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Sunday, November 20, 2011



The Beatles
Hate (Apple Corpse) :: You get what you pay for, so it’s not surprising that this free conceptual remix inversion of the Love album falls flat in several spots. But when it does work, as evidenced by such radically remade tracks as “Revolution 23” and “Horny Pie,” the effect is unsettlingly unsound.

The Beatles
Hell (Apple Corpse) :: Meanwhile, this sulfurous sequel is almost worth the price of admission alone just to hear what an amusing phonetic difference digitally removing the “p” from “Help!” makes. Bonus points for including such scabrous hit singles as “Hell Terskelta” and “Helleanor Rigid” and “Hell O’ Goodbye” and...

& MetallicaLulu (Warner Bros.) :: In a world of woefully sterile and stagnant laptop manufactured music where nothing shocks or surprises anymore, Lulu is the most creatively daring and challenging Lou Reed album since he had the mental wherewithal to create Metal Machine Music—and make no mistake: despite the dual album credit and sporadic duet, this is a Lou Reed album from bottom to bottom.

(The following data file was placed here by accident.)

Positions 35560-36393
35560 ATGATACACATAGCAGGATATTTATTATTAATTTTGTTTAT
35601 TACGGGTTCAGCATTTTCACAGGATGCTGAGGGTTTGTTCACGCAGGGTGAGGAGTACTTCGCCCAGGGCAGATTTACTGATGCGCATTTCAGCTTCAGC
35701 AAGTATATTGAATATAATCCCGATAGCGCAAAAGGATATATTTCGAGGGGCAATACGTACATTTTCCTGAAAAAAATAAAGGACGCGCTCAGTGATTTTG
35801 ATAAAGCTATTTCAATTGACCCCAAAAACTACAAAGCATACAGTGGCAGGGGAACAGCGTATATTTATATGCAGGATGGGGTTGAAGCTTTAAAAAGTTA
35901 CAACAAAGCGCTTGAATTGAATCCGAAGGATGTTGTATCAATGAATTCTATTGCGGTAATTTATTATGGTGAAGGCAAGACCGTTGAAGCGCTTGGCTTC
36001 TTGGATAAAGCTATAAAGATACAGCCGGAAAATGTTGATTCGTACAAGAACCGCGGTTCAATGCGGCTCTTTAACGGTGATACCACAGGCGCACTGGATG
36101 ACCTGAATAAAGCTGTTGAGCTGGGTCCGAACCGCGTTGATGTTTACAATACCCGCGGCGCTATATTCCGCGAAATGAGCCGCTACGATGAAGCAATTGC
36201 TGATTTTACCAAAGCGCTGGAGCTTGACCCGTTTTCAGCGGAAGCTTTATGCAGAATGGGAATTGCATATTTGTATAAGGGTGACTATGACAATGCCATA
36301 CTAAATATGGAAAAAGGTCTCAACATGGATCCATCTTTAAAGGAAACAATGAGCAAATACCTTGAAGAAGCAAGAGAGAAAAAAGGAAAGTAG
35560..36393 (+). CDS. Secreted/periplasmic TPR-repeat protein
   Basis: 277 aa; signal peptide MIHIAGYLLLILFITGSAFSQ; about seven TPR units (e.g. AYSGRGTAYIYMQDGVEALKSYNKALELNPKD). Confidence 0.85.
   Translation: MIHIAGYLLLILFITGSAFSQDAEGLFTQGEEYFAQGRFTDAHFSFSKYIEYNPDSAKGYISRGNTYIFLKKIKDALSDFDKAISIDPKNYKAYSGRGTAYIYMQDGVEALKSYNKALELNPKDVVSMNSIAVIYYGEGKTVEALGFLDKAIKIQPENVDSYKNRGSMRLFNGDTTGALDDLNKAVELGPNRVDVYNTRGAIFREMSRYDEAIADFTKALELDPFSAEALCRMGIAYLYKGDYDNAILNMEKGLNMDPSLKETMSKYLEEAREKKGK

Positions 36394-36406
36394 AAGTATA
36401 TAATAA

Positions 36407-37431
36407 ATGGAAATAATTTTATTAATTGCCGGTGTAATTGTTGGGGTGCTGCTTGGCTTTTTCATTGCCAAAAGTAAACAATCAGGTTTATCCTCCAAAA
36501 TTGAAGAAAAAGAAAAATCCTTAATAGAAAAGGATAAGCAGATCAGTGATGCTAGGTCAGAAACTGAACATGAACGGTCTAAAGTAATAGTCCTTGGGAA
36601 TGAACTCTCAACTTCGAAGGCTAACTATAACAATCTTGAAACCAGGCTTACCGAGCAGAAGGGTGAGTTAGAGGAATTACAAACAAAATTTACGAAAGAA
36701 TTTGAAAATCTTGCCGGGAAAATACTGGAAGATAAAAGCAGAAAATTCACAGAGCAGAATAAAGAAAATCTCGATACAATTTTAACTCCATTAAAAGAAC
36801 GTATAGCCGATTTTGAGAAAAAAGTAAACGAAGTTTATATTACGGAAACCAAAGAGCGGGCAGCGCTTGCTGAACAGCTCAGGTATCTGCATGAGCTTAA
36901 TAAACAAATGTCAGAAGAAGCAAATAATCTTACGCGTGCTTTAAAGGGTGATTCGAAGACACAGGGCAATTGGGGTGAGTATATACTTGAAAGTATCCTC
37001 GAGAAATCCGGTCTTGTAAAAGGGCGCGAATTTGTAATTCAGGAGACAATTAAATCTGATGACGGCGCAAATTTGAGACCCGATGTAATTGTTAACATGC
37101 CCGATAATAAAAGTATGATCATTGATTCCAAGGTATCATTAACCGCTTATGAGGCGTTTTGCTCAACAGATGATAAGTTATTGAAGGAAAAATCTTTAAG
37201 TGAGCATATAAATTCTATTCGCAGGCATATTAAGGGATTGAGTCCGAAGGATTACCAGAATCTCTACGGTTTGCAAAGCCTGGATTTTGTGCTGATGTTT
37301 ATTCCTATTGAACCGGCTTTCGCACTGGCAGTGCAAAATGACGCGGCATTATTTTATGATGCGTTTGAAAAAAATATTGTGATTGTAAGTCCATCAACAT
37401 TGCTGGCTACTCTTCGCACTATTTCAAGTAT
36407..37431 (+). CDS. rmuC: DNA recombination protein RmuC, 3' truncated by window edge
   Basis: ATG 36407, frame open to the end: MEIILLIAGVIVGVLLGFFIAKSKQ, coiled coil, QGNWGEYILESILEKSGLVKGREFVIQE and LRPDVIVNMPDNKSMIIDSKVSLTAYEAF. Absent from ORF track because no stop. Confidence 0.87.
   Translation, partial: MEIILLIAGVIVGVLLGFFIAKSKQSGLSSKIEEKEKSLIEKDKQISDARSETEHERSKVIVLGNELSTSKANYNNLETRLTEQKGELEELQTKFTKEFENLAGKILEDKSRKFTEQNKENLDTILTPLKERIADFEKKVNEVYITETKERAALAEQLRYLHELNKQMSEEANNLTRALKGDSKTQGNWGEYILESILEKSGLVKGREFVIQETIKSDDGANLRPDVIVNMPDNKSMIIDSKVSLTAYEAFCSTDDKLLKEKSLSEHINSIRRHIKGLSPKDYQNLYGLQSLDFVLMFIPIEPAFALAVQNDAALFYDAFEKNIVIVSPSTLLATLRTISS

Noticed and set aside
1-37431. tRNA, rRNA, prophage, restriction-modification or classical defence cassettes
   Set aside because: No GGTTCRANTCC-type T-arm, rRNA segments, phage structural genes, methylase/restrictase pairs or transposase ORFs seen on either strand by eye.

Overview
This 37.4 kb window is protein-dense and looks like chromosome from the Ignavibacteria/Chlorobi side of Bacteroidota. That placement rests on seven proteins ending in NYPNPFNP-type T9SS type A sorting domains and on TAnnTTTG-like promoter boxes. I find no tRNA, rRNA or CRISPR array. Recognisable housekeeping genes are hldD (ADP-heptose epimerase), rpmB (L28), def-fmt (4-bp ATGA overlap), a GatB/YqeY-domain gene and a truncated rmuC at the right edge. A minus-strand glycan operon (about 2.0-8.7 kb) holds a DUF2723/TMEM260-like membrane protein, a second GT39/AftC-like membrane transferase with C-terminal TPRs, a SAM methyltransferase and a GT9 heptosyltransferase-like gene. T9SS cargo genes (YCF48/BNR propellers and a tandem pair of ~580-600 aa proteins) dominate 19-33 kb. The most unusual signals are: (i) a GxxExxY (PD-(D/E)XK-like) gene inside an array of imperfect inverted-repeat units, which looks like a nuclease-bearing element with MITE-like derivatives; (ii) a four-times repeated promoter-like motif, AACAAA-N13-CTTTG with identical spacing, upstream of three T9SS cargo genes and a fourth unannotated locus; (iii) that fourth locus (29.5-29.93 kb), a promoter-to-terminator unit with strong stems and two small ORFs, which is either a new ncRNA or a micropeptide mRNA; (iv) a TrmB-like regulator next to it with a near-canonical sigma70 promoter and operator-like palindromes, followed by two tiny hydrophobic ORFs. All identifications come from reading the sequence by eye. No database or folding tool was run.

Metallica’s inclusion as Reed’s backing band makes this the most brutal album of his career, much in the same way that the earlier presence of Dick Wagner and Steve Hunter made Rock n Roll Animal heavier than the Weimar weeper Berlin. Here’s how Lou accurately assessed both albums when I interviewed him in 1976 during a three hour liquid lunch at Trader Vic’s:

MORGAN: It’s [Rock n Roll Animal] a great guitar album.
REED: That’s what it is.
MORGAN: It’s a great rock album.
REED: For what it is, for that kind of thing, if you go for that, it’s probably up there with the best. Like, that’s why I like the Lou Reed Live album, because of the Hunter-Wagner duel on “Oh Jim.” I think that’s superb. But “Heroin,” y’know, with that intro... But it’s great for heavy metal nonsense. It’s like being in a time warp.
MORGAN: The first time I heard Berlin was on a Saturday night at two in the morning—
REED: And you felt sad and guilty and you want to put it off on me?

On a musical volume and lyrical content level, Lulu makes both Rock n Roll Animal and Berlin sound like a quaint Folkways record by comparison. It’s a harrowing album that opens with a brief allusion to Universal’s monochromatic movie monsters before quickly transforming into an unreasonable—but never unreasoning—bludgeoning brute of a beast that’s been graphically stitched together in the goriest color-saturated Hammer Films tradition.

is one of those rare albums that actually asks you to think; that asks you to work at understanding it. What, at first listen, seems to be an utterly impenetrable quagmire only becomes clearer with each successive listening—and even then you’ll find that you’ve barely set a foot past its threshold of severe loss and pain. But don’t let that stop you from taking another step. Be brave.

Be seeing you!

Sun, November 20, 2011 | link 

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